Rosalyn Carson-DeWitt, MD
The aortic valve is located between the pumping chamber on the left side of the heart and the aorta, which is a major artery. The aorta carries oxygen-rich blood from the heart to the rest of the body. The valve should be closed while the heart is filling with blood. When the heart chamber squeezes to push blood into the aorta, the valve should open fully to allow blood flow.
Aortic valve replacement is an open-heart surgery. It is done to replace a failing aortic valve with a new one. The replacement valve may be:
Aortic valve replacement is done when the aortic valve is not working properly. The amount of oxygen-rich blood getting out to the body can be significantly decreased with a faulty valve.
Sometimes, the aortic valve is misshapen due to a birth defect. This is called congenital aortic valve disease. Other times, the aortic valve works well for years before becoming too stiff or too floppy to open and close fully. This is called acquired aortic valve disease. Sometimes this happens due to normal aging. With age, calcium build-up on the valve causes it to malfunction. The valve problem may also occur as a result of other conditions, such as:
If you are planning to have a valve replacement, your doctor will review a list of possible complications, which may include:
Before your procedure, talk to your doctor about ways to manage factors that may increase your risk of complications such as:
Your risk of complications may also be increased if you have:
Your doctor will likely do the following:
Leading up to your procedure:
Aortic valve replacement is done with
general anesthesia. You will be asleep.
An incision will be made down the middle of your chest. The breastbone will be separated so that your heart can be reached. A heart-lung machine will be attached. The machine will act as your heart and lungs. This allows the doctor to stop your heart to safely work on the heart valve.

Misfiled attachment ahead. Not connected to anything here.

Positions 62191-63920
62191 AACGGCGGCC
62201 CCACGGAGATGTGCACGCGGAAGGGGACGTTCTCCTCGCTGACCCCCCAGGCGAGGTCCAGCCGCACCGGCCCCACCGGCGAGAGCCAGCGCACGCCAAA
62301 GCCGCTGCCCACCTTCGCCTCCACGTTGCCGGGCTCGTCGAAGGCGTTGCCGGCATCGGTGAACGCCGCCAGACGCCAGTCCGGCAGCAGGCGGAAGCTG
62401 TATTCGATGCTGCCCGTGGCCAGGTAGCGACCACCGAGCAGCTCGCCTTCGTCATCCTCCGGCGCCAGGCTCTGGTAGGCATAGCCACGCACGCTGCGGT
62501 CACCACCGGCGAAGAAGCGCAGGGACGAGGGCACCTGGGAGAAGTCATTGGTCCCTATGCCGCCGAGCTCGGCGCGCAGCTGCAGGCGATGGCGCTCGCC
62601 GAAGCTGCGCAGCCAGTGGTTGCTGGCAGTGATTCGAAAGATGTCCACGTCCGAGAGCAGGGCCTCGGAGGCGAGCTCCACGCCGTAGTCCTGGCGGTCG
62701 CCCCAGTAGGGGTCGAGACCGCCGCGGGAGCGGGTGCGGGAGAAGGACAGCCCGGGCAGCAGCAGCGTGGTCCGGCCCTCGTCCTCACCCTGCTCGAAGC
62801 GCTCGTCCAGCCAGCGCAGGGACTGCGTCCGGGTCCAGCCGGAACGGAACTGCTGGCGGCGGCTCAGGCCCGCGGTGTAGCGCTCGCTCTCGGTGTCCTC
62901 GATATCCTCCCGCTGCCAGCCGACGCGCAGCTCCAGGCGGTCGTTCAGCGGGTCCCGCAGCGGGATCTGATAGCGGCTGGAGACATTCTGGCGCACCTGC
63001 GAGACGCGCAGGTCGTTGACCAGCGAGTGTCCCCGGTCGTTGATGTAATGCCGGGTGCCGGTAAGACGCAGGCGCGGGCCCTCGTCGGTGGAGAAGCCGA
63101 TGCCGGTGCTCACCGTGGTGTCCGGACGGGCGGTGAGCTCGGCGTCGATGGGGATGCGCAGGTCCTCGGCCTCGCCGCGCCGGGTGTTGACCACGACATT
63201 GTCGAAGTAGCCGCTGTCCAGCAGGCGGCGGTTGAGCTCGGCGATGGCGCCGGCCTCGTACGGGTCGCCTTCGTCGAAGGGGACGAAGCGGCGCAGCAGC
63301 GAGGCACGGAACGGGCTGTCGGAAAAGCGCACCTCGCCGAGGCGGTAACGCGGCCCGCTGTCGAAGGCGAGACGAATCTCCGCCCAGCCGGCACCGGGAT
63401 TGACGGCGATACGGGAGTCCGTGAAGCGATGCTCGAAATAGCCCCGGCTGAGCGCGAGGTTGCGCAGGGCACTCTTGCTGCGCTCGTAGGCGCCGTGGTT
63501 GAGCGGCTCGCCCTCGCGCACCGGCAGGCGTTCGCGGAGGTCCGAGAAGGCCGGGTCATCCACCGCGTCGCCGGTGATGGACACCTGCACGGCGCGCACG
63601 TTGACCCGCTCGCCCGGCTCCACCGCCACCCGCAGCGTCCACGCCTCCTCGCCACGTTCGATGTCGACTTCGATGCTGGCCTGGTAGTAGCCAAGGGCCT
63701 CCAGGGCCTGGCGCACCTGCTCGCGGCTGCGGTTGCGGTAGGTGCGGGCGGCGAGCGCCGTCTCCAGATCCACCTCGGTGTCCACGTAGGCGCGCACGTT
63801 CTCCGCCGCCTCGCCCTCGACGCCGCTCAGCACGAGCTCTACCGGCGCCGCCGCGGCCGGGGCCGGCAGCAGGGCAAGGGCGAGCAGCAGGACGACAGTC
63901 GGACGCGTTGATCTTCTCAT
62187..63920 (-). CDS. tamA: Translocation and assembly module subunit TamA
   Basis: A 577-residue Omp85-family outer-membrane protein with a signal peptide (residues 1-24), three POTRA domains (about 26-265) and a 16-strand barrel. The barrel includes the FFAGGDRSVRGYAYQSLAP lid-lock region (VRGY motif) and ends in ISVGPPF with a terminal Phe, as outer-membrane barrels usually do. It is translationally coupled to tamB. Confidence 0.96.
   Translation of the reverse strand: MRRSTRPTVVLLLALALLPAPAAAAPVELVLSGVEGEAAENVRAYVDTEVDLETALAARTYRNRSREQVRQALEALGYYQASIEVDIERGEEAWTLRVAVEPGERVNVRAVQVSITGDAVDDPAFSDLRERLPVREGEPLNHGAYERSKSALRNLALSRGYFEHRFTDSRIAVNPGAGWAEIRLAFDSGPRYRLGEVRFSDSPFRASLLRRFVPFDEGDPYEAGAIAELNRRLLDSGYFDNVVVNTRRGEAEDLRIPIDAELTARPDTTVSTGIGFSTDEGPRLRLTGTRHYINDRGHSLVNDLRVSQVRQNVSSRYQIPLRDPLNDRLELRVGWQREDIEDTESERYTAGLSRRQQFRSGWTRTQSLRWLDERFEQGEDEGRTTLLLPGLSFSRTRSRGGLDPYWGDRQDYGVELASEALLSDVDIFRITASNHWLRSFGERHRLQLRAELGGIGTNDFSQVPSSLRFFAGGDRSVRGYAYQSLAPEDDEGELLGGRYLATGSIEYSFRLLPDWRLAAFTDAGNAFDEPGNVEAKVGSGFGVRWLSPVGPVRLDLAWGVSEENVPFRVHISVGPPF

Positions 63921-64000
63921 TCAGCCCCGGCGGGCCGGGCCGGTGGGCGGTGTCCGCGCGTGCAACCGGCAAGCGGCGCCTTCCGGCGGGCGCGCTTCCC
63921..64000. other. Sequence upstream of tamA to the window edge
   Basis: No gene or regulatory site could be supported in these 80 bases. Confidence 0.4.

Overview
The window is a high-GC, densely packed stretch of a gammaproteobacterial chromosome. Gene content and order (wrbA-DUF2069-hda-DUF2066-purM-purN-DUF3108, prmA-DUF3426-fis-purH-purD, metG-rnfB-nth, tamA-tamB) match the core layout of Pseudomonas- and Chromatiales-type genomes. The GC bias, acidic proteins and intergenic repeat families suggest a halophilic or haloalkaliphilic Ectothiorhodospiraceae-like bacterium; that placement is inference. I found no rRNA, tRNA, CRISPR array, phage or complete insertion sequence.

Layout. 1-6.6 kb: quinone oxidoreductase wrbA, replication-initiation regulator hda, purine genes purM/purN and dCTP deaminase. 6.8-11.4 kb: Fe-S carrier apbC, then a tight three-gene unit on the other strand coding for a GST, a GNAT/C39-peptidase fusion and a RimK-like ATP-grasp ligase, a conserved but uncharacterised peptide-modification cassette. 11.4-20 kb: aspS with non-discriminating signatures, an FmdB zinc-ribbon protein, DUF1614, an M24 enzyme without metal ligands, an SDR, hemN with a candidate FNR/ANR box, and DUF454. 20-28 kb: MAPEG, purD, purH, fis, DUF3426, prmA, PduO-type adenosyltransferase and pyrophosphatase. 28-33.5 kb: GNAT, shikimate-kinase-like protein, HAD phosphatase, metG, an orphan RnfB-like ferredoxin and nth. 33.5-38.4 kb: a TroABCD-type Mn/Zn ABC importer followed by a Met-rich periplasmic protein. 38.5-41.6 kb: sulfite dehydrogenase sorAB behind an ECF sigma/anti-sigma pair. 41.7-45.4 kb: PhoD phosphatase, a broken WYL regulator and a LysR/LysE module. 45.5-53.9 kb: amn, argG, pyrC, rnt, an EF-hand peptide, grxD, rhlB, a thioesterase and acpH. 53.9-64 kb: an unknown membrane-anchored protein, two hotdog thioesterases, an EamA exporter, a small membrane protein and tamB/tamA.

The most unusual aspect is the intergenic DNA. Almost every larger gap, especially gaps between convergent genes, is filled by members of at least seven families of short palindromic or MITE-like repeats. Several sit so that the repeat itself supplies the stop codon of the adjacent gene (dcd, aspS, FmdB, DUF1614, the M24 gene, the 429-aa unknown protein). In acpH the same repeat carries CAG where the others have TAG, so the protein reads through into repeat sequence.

An incision will be made in the aorta. The damaged valve will be cut out and a new valve will be sewn into place. The aorta will then be sewn back together. The heart will be started up again and the heart-lung machine will be removed. The breastbone will be wired together. The skin incision in the chest will be sewn back together.
You will be monitored in an intensive care unit after surgery. When you awaken, you will notice that you are attached to a number of devices, including:
About 2-4 hours
Anesthesia will block pain during the surgery. The incision in the chest and breastbone will cause pain after the surgery. You will be given pain medicine to help manage the pain.
The usual length of stay is 5-7 days. The length of stay will depend on your overall health and your recovery progress. Your doctor may choose to keep you longer if complications occur.
You will usually be in the intensive care unit for 1-2 days. Then you will be moved to a regular hospital room, where you will stay for several more days. You will be allowed to walk soon after your surgery.
You may be given a device called an incentive spirometer. You will be asked to use it every couple of hours during the day. This helps keep your lungs as open as possible. This can help you avoid pneumonia.
During your stay, the hospital staff will take steps to reduce your chance of infection such as:
There are also steps you can take to reduce your chances of infection such as:
You can expect to be able to resume your normal activities within about six weeks of surgery. You should follow your doctor’s directions regarding when you can begin to drive, exercise, lift things, and exert yourself.
After you leave the hospital, contact your doctor if any of the following occurs:
In case of an emergency, call for medical help right away.
American Heart Association
Cleveland Clinic Heart Center
The Society of Thoracic Surgeons
Heart and Stroke Foundation of Canada
Townsend CM, et al., (eds).
Sabiston Textbook of Surgery. 17th ed. St. Louis, MO: WB Saunders Co.; 2004.
Zipes DP., ed.
Braunwald’s Heart Disease: A Textbook of Cardiovascular Medicine. 7th ed St. Louis, MO: WB Saunders Co.; 2005.
Last reviewed May 2013 by Michael J. Fucci, DO;
Michael Woods, MD
Please be aware that this information is provided to supplement the care provided by your physician. It is neither intended nor implied to be a substitute for professional medical advice. CALL YOUR HEALTHCARE PROVIDER IMMEDIATELY IF YOU THINK YOU MAY HAVE A MEDICAL EMERGENCY. Always seek the advice of your physician or other qualified health provider prior to starting any new treatment or with any questions you may have regarding a medical condition.
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